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I have a collarbone problem; an asymmetrical irregularity.  I honestly don’t know if it is a congenital condition or the result of a childhood accident or injury that never healed properly.  If symmetrically arranged, my collarbones would more or less mirror each other, roughly pointing to 9:15 if they were hands on the face of clock.  However, my clavicle clock is stuck somewhere between 9:10 and 9:12.  This odd skeletal arrangement results in a left shoulder that appears shorter and higher than my right shoulder, with a similar distortion in the appearance of my trapezoids.  A shirt suffices to disguise this oddity from most people, but I see it in the mirror every single morning when I shave.

My left thumb doesn’t match my right one.  The end of “lefty” got mangled and nearly severed in a nasty car door accident when I was in kindergarten.  My left calf is noticeably smaller than my right one.  It has been that way ever since my junior year in high school when I spent an extended period of time in a leg cast following a football injury.  I have a “missing” knuckle where my ring finger joins my left hand, the result of a fracture while playing flag football in college; the knuckle still exists, but is hidden because of misalignment.

Just call me Nemo!  (For those of you who have never seen Finding Nemo, you really should take in this extremely entertaining and endearing animated film!)

Asymmetry is a tough pill to swallow for recovering perfectionists like me.  I once paused during a sermon several years ago and moved an artificial plant on the podium so that it would precisely mirror the position of the one on the other side of the pulpit.  Once order had been restored to the universe, I was able to proceed with the message.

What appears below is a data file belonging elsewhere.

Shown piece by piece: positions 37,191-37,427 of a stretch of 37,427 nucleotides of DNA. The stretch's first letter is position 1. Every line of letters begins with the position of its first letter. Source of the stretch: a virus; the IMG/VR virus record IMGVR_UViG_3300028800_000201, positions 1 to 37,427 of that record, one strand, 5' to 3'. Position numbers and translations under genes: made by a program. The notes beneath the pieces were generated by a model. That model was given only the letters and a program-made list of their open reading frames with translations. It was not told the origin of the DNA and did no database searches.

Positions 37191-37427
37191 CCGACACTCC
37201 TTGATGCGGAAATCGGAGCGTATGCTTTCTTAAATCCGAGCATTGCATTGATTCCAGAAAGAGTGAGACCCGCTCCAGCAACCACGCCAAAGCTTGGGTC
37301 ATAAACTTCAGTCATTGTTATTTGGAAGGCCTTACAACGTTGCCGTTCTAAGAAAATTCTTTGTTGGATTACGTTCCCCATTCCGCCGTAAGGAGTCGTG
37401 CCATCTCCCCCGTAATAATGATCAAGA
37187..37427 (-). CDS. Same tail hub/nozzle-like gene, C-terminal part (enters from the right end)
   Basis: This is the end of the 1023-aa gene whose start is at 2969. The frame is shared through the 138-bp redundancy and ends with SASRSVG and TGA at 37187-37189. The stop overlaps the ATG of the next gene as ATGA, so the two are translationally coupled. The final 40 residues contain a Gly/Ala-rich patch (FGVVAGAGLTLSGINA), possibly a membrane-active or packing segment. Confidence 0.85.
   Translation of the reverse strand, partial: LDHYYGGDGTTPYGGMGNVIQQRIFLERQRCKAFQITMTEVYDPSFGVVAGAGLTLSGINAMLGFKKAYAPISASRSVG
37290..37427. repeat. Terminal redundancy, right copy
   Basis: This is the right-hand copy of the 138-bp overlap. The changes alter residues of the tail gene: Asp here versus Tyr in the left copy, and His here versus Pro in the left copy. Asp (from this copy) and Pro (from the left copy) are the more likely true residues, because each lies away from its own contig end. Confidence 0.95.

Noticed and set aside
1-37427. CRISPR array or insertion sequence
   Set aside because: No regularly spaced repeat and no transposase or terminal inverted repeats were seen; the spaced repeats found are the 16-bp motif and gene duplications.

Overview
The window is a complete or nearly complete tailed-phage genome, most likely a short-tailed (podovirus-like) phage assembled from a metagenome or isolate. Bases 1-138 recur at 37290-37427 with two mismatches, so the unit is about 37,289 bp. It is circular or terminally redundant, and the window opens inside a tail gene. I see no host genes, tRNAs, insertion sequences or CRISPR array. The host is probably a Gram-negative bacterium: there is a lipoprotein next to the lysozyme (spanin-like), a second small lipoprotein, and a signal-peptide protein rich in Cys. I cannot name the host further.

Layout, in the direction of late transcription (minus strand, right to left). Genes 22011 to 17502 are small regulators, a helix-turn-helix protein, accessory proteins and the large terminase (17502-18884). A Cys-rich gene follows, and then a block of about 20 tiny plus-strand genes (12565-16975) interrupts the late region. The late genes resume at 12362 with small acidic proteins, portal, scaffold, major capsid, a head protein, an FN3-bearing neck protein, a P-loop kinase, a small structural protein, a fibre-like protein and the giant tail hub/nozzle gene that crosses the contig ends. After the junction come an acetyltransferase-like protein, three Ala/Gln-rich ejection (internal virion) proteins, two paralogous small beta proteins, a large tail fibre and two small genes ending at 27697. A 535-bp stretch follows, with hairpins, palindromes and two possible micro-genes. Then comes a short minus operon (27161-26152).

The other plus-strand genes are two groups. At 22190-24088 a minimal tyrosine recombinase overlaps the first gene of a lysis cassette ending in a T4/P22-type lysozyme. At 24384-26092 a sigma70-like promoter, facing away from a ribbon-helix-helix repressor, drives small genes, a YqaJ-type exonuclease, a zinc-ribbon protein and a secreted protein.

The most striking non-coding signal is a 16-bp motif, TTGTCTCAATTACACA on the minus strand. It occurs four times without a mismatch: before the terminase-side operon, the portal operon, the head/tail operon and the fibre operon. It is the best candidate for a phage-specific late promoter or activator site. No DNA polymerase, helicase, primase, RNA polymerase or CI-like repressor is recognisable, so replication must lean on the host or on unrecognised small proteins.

I’ve come to learn that owning and embracing my physical asymmetry is a part of humbly acknowledging and accepting my humanness and my imperfection.

The same thing goes for my spiritual asymmetry.

I can now comfortably accept that God expects my faithfulness, not my flawlessness.  The latter is simply not within the realm of possibility for me.  I can rest in the confidence that He desires persistence and perseverance in my faith, not perfection.  I no longer have to live with the false guilt that I don’t measure up or unnecessarily inflict spiritual and emotional damage upon myself by trying to project and protect an image that neither I nor anyone else can live up to.

The apostle Paul describes his own spiritual asymmetry as follows:

“I don’t really understand myself, for I want to do what is right, but I don’t do it.  Instead, I do what I hate…  I want to do what is good, but I don’t.  I don’t want to do what is wrong, but I do it anyway…   Oh, what a miserable person I am!  Who will free me from this life that is dominated by sin and death?” (Romans 7:15, 19, 24 – NLT).

Like Paul, I wrestle with spiritual incongruencies and inconsistencies.  There are days when most things seem to make reasonable sense, the dots connect, and my language and behavior generally conform to the image of Christ into which I am seeking to be transformed.  There are other days when I question just about everything, things don’t seem to align properly, and I am embarrassed by my spiritual immaturity and pettiness.

And so it will be for the rest of the journey: victories and defeats, strengths and weaknesses, successes and failures, progress and lost ground.  My sanctification will not be made complete until Jesus returns and I see Him just as He is and am made like Him (I John 3:2).